Introduction

This exhibition features works by women artists in the forefront of Feminism’s Second Wave (1960s–80s), an era of protest, organization, and activism by women in the arts and in American society.  Works are included by artists who were prominent in the movement during this period: Emma Amos, Judy Chicago, the Guerrilla Girls, Jenny Holzer, Ana Mendieta, Lorraine O’Grady, Howardena Pindell, Faith Ringgold, Miriam Schapiro, and Martha Wilson, among others.  Drawn from the Museum’s holdings, Women’s Work highlights a number of recent acquisitions on view for the first time.

During Feminism’s formative decades, feminist art practice and ideologies took many forms and addressed many issues involving both the personal and public spheres.  The exhibition is organized around five selected themes from the complex history of the Second Wave, including the marginalization of women artists and their exclusion from the art historical canon, the female body and its representation, “women’s work,” sexuality and gender, and race and ethnicity.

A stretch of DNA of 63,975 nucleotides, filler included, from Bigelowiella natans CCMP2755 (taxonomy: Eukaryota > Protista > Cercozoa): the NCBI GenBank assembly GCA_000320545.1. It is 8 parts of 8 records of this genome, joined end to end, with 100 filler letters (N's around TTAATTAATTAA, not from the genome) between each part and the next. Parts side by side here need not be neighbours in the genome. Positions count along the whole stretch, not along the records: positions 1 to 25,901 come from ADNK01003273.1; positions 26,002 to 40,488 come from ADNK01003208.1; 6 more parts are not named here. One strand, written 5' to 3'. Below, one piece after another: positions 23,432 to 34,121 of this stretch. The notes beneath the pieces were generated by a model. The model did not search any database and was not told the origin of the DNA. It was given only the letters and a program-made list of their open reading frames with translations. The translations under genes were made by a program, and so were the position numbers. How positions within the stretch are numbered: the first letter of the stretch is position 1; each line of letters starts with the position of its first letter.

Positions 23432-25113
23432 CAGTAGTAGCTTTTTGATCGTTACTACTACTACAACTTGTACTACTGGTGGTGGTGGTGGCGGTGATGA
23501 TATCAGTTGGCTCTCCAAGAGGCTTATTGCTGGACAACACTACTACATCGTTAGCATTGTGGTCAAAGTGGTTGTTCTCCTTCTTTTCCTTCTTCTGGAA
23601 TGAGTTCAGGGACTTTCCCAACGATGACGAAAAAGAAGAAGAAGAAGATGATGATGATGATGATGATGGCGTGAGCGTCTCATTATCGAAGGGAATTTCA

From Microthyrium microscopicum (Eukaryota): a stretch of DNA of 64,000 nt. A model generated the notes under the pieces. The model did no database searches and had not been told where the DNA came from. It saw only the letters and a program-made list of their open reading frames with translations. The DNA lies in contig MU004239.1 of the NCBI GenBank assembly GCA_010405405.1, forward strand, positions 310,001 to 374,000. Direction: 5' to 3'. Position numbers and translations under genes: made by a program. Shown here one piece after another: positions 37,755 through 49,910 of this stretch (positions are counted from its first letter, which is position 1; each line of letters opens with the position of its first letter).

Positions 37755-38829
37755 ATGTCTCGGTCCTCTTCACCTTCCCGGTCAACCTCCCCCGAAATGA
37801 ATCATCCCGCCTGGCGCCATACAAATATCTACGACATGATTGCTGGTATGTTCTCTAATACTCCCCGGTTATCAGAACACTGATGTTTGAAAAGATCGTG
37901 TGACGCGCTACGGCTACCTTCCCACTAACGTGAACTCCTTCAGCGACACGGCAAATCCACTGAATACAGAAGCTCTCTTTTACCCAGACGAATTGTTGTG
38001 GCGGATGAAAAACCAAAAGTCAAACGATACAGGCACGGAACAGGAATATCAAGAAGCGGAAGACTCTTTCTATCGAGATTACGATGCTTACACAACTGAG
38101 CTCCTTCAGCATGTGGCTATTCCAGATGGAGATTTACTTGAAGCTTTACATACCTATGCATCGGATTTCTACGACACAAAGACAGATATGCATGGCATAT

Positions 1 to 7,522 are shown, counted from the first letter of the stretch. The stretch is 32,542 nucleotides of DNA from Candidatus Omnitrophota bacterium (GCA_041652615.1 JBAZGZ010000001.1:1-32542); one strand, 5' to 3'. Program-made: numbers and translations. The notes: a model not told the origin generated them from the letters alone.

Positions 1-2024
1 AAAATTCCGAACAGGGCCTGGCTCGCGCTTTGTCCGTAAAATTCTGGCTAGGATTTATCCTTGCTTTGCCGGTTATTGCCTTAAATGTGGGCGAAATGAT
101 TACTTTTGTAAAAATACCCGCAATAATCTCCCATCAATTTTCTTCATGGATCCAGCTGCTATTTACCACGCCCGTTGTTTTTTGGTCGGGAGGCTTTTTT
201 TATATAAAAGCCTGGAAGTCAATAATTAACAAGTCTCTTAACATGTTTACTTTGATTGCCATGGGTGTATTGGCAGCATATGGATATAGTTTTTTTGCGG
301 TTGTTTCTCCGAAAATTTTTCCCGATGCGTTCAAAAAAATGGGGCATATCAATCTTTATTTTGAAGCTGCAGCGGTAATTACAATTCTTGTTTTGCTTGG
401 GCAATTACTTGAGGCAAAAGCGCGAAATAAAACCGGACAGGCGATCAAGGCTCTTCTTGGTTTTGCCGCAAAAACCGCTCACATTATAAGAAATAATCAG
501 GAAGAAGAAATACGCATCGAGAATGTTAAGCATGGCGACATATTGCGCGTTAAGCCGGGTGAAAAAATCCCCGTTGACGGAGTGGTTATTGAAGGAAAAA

Women’s Work: Feminist Art from the Collection responds to Smith College faculty and students who expressed the desire for increased representation of the work of feminist artists in the Museum’s collection. The exhibition is funded, in part, by the Judith Plesser Targan, class of 1953, Art Museum Fund, and by the Carlyn Steiner ’67 and George Steiner Endowed Fund, in honor of Joan Smith Koch.

 

            

Image credits